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Many helping hands got this project off the ground
Meadows resident Norma Singer, 87, enjoys some time in the pool at the Yarmouth YMCA, aided by Heather Lowe, occupational therapist at The Meadows. A pool lift is helping seniors like Singer get back into the water.
© Tina Comeau
YARMOUTH, N.S. – For 87-year-old Norma Singer, it was her first time back in the water in about 15 years. For 93-year-old Katherine Shaughnessy, she says she may finally get around to learning how to swim.
Both women, residents of The Meadows long-term seniors care facility in Yarmouth, are excited to be experiencing something they wouldn’t otherwise be able to. And it wouldn’t be possible without the purchase and installation of pool lift at the Yarmouth YMCA, a project initiated and worked on by local staff of the Nova Scotia Health Authority and local long-term seniors care facilities.
“It was great fun. It was an experience, especially since I’m 93,” says Shaughnessy about her first time in the water. “The experience was wonderful, just to be in the water. Everybody was so kind and helpful. I loved it.”
The senior says it’s almost hard to put into words how meaningful the experience was.
“It’s really life giving. It’s just such a treat to do something like that and be a part of it,” she says. “I had one of those floaters on, but I will try to learn to swim.”
Kimberly Lombard is an occupational therapist at Roseway Hospital in Shelburne. She says the pool lift project is one that took years to get from idea to reality.
“It first started when some individuals received a couple of referrals from people who wanted to go swimming and had no way to access that. Quickly it became a lot bigger than that,” Lombard says. Those involved in this project had to first determine where to locate the pool lift. It was decided the YCMA in Yarmouth would be the best option. Lombard says the YMCA operates a year-round, indoor pool and the project works well with the Y's mission and values. "I approached them and they agreed that if we could find the funds they would love to have this piece of equipment at their pool," Lombard says.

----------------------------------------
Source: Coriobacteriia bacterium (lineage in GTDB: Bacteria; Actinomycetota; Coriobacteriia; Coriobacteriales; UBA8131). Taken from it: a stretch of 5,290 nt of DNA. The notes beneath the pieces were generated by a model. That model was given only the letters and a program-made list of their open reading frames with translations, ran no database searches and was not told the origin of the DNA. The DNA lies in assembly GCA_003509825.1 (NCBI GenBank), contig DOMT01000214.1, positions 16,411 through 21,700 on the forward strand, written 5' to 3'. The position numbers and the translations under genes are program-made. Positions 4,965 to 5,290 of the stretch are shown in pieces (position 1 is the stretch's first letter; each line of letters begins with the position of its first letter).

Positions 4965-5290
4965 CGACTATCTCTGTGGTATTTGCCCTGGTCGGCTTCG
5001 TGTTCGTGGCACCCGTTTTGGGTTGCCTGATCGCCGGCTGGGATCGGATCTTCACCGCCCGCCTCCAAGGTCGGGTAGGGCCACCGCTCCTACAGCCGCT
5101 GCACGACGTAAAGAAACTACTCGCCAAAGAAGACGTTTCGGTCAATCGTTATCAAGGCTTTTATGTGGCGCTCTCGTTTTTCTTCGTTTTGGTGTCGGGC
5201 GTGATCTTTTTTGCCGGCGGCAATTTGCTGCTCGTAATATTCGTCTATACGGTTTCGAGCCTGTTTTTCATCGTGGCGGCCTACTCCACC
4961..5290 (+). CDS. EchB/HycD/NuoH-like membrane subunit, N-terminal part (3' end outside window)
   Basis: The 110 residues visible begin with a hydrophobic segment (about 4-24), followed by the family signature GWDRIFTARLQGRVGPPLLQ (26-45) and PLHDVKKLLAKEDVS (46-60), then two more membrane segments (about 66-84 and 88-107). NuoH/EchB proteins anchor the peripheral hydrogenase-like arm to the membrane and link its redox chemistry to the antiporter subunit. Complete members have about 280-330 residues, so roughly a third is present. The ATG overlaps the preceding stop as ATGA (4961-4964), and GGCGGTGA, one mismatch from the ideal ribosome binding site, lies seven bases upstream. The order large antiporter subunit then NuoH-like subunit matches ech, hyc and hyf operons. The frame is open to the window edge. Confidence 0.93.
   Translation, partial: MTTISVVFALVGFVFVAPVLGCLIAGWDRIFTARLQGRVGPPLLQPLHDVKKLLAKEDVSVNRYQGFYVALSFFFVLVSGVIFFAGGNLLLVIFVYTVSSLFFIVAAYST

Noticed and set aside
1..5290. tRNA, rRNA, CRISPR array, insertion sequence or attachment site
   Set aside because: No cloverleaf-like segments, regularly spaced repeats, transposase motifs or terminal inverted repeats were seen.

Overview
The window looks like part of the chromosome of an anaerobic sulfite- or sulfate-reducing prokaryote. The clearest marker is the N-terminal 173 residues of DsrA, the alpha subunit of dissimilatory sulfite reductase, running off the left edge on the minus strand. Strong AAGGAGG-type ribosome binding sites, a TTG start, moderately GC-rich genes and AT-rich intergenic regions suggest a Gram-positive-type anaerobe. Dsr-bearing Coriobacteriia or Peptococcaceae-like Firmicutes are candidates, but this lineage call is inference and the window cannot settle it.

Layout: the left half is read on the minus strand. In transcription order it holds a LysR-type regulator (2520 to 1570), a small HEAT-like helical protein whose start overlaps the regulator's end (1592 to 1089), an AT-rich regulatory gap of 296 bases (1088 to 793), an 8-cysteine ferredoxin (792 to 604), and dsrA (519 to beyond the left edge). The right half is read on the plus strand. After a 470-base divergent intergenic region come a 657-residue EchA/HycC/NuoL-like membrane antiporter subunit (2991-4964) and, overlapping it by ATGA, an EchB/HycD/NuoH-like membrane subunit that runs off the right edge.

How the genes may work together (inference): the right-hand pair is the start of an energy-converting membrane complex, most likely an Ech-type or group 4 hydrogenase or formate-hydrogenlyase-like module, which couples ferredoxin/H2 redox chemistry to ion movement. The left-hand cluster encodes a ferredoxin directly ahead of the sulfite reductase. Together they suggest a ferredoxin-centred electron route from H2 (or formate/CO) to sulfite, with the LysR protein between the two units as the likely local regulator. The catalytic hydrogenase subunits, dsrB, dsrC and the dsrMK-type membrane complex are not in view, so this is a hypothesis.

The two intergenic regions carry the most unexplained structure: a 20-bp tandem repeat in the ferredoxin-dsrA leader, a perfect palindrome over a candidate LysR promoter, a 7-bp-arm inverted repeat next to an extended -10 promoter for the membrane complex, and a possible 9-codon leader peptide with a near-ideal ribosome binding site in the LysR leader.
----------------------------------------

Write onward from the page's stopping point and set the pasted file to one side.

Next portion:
The lift cost several thousand dollars. Lombard says a lot of financial partners –municipalities, grants, other donors, etc. – helped to raise the funds.
The manual lift gives ability to transfer individuals in and out of the pool who otherwise, due to physical and health limitations, wouldn’t be able to go into a pool on their own. “It’s things everybody else kind of takes for granted,” says Lombard. “With this we’re getting people in the water. A lot of people really enjoy it. It’s good exercise. Some people can move their limbs better in the water.”
Lynn LeBlanc, recreation manager at The Meadows, says they’re hoping to see usage of the pool lift expand to many of the seniors’ homes, while also benefiting the community.
“We thought we’d maybe invite some residents to come watch some time just to see what it’s like,” she says. “To help get rid of some of that fear they may have of getting in a lift and being lowered into the water.”
Norma Singer was never afraid to go into the water, just excited. In her younger days she used to sail a lot, and would spend winter holidays in Florida where they’d always be swimming.
“I love swimming,” she says. “It relaxes me. I feel great in the pool.”
Prior to her third visit to the pool, Singer even bought herself a fancier bathing cap through Amazon.
“It’s exciting for us to watch them get in the water again,” LeBlanc says, joking with Singer, “Scuba gear may be next. Snorkeling.”